And how you got out of that family with your tongue intact is amazing, Nancy.

S.Mary, I had the same experience with my mother. She dug in her heels until I finally said, "If you really hate it, we'll figure out something else." The staff made her feel so welcome that at the end of the week, she had absolutely no desire to leave. Her only gripe was that the cook made the grits too thin. "I like to eat mine with a fork, not a spoon."

Margaret and Mary, ditto for my mother-in-law. Once she found out she could roll down the hall in her chair and play bridge with friends from grade school, her last days were supremely happy.
You folks have such lovely stories. Thanks.

I went to a Christmas party last night, a once a year group of friends - I am the youngest at 51. In the last year in this group there was:

breast cancer
prostrate cancer
C. Difficile (me)
heart virus (2 people!)

Good thing there was plenty of other stuff to talk about! No politics please we are Canadian . . .

My family had its gathering already so this year Christmas is mine to do with what I please.

Margaret, I agree with your mom, I hate thin grits!

99% of the time, our family gatherings were my mom's side of the family only, since my dad & mom considered his side of the family to be "ignorant redneck assholes", which was true.

There was no political arguing at these gatherings, despite about a third of the adults present being Republicans. This was because my mom forbade such talk and to violate this edict would expose the violater to not only her razor sharp tongue, but her extensive knowledge of their past sins and pecadillos.

On the other hand, the big topic of conversation was always anybody who did not show up. I suspect this was one of the reasons so many people DID show up. I'm told that during every family gathering while I was overseas in the Navy, speculation on what trouble I might be getting into ran high.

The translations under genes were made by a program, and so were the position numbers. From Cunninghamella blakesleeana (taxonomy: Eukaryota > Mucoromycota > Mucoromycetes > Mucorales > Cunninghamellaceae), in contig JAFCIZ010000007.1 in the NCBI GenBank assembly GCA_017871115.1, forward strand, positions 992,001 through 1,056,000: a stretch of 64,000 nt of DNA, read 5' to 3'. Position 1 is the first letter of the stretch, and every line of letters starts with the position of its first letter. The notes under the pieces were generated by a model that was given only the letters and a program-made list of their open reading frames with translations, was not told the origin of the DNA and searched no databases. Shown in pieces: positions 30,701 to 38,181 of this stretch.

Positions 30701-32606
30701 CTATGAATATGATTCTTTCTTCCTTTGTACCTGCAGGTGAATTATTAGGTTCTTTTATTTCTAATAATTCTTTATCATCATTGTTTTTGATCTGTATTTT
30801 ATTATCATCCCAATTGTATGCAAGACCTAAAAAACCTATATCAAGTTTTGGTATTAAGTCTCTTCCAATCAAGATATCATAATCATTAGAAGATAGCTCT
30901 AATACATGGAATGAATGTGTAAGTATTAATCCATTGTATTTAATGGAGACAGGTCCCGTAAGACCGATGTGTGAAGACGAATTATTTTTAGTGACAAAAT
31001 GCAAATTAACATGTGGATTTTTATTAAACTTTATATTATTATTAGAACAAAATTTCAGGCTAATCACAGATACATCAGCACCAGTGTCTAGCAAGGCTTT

Regarding assisted living, my Uncle Joe at age 88 finally moved into a facility. Within a month, he was elected king of their Mardi Gras parade. Wheelchairs, decorations, long hallways--it works, trust me.

He also has a girlfriend, or three.

Regarding assisted living, my Uncle Joe at age 88 finally moved into a facility. Within a month, he was elected king of their Mardi Gras parade. Wheelchairs, decorations, long hallways--it works, trust me.

He also has a girlfriend, or three.

My great grandmother vehemently resisted going into The Home as she referred to it. After breaking her hip climbing a ladder at 92, she was moved into a home and afterwards would exclaim 'why didn't you let me do this sooner'.

For many years Holiday get togethers did not exist because of various reasons which did not foster the holidays. I guess I missed some of the family disfunctions . Sometimes I would covertly call a relative and invite them for the special meal.
Each year the days were celebrated differently including friends, people who were alone or other types of meals.
Sometimes a sense of extreme loneliness would set in but over the years a sense of reaching out and meeting on important levels expanded my heart and mind.

Now, the years are percolting along and the best thing that we can do is remember to acknowldege others and find a way to include others. Happy Holidays to each and everyone.!!

And to you, too, Marie -- and all our TLC readers.
Doc, as always you make me laugh.
Ramona, I love the idea of your uncle with three girlfriend.

My Auntie-Mom makes great holidays. Mostly everyone talks about the food and how beautiful the decorations are. It might sound boring, but it's great. After the meal, and a few drinks, the family gossip gets going. It isn't really too bad, though, because Auntie-Mom is not shy about telling people what she thinks of their poor behavior. Over the years, the family trouble makers have stopped coming, and that's okay with the rest of us. Auntie-Mom is the best.